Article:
This week’s study revealed that archaeologists discovered bones from a 7,200-year old skeleton of a female hunter/gatherer in Indonesia. The bones are unique because they have a “unique human genetic lineage” that is not known anywhere else.
The remarkably preserved fossil, which belonged to a girl called Bessé and was buried in the fetal position inside Leang Panninge, a limestone cave in South Sulawesi, was discovered in the fetal position.
This structure was found with equipment that was used to hunt and harvest fruits in the Quaternary-era area.
This discovery was published in Nature. It is believed to be the first in Wallacea, an enormous network of islands and atolls that runs between Australia and mainland Asia.
Bessé is referred to by the researchers as a “genetic fossil.” According to Brumm’s genetic sequencing, Besse has a unique ancestral background that no one else knows about.
Approximately half of Bessé’s genetic composition is comparable to that of contemporary Indigenous Australians, as well as individuals from New Guinea and the Western Pacific islands.
Wallacea was where the first DNA from an ancient human being was extracted.
Unfortunately, the story was not finished. The team decided to dig deeper into the cave and collect more information. These enabled Bessé’s age to be limited to between 7,200 and 7,300 years. The researchers also examined Besse’s bones and extracted his entire DNA.
“It proved to be a difficult task because the remains had been severely deteriorated by the tropical climate,” stated Selina Carlhoff of the Max Planck Institute for the Science of Human History as a statement. This indicates that DNA was taken from the inner ear bone.
Only a few prehistoric remains of South Asia had transmitted DNA before. As a result, Bessé’s genetic material has a dual significance.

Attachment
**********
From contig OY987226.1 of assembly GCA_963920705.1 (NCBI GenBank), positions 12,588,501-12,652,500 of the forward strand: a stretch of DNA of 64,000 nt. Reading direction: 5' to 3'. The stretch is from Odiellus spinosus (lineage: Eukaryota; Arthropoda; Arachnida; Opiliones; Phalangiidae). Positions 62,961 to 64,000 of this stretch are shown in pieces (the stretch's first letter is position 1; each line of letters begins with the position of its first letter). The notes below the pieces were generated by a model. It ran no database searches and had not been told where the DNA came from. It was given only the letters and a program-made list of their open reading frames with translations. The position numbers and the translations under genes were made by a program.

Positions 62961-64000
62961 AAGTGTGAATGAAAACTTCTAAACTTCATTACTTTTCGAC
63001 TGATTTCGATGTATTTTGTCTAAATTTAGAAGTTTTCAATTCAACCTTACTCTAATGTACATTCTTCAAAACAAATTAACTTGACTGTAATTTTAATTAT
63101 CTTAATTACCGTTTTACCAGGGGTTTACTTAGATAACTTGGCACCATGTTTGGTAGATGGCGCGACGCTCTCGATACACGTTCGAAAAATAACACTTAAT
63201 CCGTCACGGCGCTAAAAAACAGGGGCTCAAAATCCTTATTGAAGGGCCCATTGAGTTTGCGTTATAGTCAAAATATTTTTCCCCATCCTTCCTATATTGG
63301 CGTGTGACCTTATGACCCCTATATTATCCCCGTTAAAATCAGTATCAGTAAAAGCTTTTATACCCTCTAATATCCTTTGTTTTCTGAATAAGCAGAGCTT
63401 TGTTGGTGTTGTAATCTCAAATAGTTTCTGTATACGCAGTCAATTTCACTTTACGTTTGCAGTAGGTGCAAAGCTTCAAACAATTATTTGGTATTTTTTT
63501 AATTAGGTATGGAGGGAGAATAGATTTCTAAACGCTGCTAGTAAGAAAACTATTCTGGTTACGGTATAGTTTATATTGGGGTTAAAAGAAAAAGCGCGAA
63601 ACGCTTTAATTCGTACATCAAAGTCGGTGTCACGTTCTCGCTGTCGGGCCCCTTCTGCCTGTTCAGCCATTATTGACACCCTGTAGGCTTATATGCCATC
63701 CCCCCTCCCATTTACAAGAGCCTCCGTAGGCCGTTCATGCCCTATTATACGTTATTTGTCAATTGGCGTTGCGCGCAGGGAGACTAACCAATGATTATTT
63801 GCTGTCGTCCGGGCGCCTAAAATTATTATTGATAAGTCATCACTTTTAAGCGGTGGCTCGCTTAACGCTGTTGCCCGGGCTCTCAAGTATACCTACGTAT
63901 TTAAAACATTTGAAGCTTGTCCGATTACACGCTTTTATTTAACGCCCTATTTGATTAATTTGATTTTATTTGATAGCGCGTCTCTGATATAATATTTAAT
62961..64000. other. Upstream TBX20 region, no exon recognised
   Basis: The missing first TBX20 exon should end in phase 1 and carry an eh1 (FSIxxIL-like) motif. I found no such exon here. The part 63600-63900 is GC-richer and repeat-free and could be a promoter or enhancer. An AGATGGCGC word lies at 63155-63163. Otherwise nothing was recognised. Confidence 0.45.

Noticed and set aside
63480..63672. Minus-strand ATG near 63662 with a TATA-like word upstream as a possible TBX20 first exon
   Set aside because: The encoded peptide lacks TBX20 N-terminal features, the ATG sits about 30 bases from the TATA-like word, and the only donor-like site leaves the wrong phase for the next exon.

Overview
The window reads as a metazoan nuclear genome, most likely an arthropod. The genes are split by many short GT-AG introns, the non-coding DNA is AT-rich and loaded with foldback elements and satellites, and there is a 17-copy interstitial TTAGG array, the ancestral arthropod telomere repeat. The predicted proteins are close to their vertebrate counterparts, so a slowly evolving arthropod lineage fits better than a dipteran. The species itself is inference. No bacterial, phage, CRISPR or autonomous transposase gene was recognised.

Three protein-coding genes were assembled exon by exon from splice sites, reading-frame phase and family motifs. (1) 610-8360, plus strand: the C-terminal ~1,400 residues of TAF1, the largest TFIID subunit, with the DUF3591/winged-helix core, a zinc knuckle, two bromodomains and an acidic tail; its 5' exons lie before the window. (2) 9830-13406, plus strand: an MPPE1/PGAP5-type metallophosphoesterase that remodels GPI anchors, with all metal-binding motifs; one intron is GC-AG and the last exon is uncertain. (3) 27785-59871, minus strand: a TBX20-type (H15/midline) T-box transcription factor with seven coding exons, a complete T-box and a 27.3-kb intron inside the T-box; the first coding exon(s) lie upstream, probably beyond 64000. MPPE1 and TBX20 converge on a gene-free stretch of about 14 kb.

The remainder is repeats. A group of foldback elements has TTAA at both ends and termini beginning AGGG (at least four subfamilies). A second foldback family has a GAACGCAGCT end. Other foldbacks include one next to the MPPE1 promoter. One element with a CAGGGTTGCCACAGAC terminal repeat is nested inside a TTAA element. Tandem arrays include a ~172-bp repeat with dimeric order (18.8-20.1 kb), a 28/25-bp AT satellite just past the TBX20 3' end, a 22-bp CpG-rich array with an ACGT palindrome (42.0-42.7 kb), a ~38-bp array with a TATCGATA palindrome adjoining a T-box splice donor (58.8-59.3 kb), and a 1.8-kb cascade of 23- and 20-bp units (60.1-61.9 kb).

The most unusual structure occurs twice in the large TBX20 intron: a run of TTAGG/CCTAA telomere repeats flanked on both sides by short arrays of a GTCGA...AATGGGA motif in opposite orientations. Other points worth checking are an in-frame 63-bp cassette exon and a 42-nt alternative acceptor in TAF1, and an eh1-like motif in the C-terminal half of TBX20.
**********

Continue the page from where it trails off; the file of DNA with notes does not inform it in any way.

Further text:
This is the first direct genetic marker for the Toalean Society. It also represents the first known ancient human DNA to be found in Wallacea. Wallacea covers the region between Borneo, New Guinea, and Wallacea.
Amazing discoveries have been made about the origins of the Toaleans thanks to this remarkable performance. The DNA of the young woman was found to be similar to that of Australian Aborigines, current residents of New Guinea, and the western Pacific. This includes DNA that was inherited from Denisovans (Neanderthals’ distant relatives).
This support the theory that these hunter/gatherers are connected to the first humans who discovered Wallacea 65,000 years ago. Professor Adam Brumm, co-leader of Griffith University, said that they were the first inhabitants of the Sahul supercontinent which arose in the Pleistocene as the sea level dropped.
At the time, the Sahul included Australia, Tasmania, New Guinea and New Zealand, which were connected by land bridges. He stated that these pioneers crossed the Wallacea to reach Sahul. However, little is known about their journeys.
Signature of an unknown ancestor
Bessé’s DNA, on the other hand, revealed an unexpected ancestral signal, indicating a relationship with an Asian group.
Experts are aware of only one modern human migration from eastern Asia to Wallacea that occurred approximately 3,500 years after the period of the young woman.
The study discovered no link between Bessé’s ancestors and the present residents of Sulawesi, who are primarily descended from Neolithic farmers who came to the region three millennia ago.
The hunter-gatherer would thus display a human line that was not seen before and which seems to have disappeared 1,500 years ago.
“Bessé’s ancestors did not mix with those of Australian Aborigines and Papuans, suggesting that they would have arrived in the region after the first Sahul settlement – but much before Austronesian expansion,” Prof. Brumm and colleagues said in an essay published on The Conversation website.
The extinct society seems to have been isolated for many millennia and had only minimal contact with the other ancient societies of Sulawesi or nearby islands. Other results raise new questions about the origins of the Toaleans.
Scientists believe that DNA analysis among Indonesia’s island inhabitants will help to uncover evidence of hunter-gatherers’ genetic heritage. They plan to excavate further areas within the Leang Panninge Cave.
“Bessé’s finding and the consequences of his genetic origins demonstrate our limited understanding of our region’s early human history and the number of things remaining to be found there,” Prof. Brumm stated.